A small pilot study was created using a standardized acupuncture treatment based upon traditional principles of TCM theory. The basic idea is that when there is pain, there is an imbalance in the circulation of qi in the body. An old saying in Chinese medicine states, “When there is no movement, there is pain. When there is movement, there is no pain.”
They created a standardized acupuncture treatment by choosing points that are known to “move the qi and blood and relieve pain” . The treatments were given twice a week for six weeks.
After the treatment was finished, the men in the study had a decrease in pain, an increase in functioning, and improvement in overall quality of life. This improvement remained for the 6 week followup.
It is important to see that acupuncture effects both the mind and the body. CP/CPPS does not just cause pain, discomfort, and dysfunction, it also effects the emotional well being as well. It causes anxiety, depression, and a major disruption in your life.
This reinforces what we have known for a long time- acupuncture has a holistic effect, benefiting both the mind and body.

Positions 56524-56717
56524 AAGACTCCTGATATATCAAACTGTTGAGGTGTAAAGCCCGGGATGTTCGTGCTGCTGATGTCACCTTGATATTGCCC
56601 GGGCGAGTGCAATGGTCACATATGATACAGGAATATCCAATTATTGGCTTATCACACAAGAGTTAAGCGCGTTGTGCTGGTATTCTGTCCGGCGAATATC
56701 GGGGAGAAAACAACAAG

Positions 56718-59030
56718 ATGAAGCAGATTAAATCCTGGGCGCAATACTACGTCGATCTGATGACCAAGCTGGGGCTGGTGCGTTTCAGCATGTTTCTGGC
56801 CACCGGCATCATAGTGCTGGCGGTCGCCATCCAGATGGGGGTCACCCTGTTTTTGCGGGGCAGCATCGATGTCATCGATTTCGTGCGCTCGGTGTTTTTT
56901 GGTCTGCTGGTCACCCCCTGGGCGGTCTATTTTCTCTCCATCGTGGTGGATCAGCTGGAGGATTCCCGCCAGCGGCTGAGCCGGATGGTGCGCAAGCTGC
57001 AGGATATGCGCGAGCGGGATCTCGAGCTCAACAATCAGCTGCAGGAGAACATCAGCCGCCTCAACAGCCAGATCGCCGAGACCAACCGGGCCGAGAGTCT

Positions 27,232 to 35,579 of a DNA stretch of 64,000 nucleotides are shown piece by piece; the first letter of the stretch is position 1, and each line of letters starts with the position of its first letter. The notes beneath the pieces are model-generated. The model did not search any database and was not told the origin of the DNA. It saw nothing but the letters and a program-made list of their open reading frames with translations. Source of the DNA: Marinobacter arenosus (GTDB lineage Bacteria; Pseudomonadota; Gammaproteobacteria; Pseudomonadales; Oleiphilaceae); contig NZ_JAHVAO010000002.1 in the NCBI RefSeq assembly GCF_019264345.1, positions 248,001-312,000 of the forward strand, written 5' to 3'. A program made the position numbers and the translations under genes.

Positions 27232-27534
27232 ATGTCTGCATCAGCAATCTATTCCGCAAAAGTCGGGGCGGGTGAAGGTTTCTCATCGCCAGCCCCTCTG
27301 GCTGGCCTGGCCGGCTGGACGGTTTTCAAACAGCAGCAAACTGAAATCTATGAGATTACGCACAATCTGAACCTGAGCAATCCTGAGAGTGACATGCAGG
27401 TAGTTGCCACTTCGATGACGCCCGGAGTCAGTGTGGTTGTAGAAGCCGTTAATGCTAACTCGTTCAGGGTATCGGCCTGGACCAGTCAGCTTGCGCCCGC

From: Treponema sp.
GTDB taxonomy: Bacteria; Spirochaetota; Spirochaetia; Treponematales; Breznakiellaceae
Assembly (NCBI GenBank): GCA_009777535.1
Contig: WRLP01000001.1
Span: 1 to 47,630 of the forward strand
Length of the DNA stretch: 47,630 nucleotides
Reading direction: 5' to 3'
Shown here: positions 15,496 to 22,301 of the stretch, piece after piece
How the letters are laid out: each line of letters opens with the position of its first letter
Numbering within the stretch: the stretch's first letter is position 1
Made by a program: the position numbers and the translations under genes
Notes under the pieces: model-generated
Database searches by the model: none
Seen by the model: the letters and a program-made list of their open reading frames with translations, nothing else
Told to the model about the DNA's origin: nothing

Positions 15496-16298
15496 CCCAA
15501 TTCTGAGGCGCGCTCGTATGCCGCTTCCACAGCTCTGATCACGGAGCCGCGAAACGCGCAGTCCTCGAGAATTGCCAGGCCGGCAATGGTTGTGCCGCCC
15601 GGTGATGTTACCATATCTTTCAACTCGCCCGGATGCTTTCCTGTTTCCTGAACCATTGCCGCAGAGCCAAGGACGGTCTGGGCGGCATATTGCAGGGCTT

What does this mean?
This study, and the others, show that acupuncture may have an effect on reducing pain and improving the lives of men with CP/CPPS. This is a great approach for a pilot study. Larger studies are needed for stronger proof of acupuncture’s efficacy in this condition.
As the research into CP/CPPS develops, it would be exciting to examine an individualized treatment approach, which is how I and most other acupuncturists treat in our clinic. Individualized treatment may provide more substantial, quicker, and are more resilient results than a standard treatment.
More than just acupuncture
Chinese medicine is more than just acupuncture. It is a system of healing which includes many types of therapy. The combination of therapies work in a synergistic manner for faster and long lasting relief. For example, in addition to acupuncture, I often use Chinese herbs, gua sha, acupressure, and cupping as well.
A relatively new approach to incorporating a realistic treatment in research is called the Whole Systems’ Approach. In this type of research, acupuncturists are allowed to treat the patient using any aspect of TCM they would normally use in their own clinic, as opposed to using acupuncture alone. This has a stronger relationship to what happens in the real clinic and potentially is very exciting for clinicians and the research world.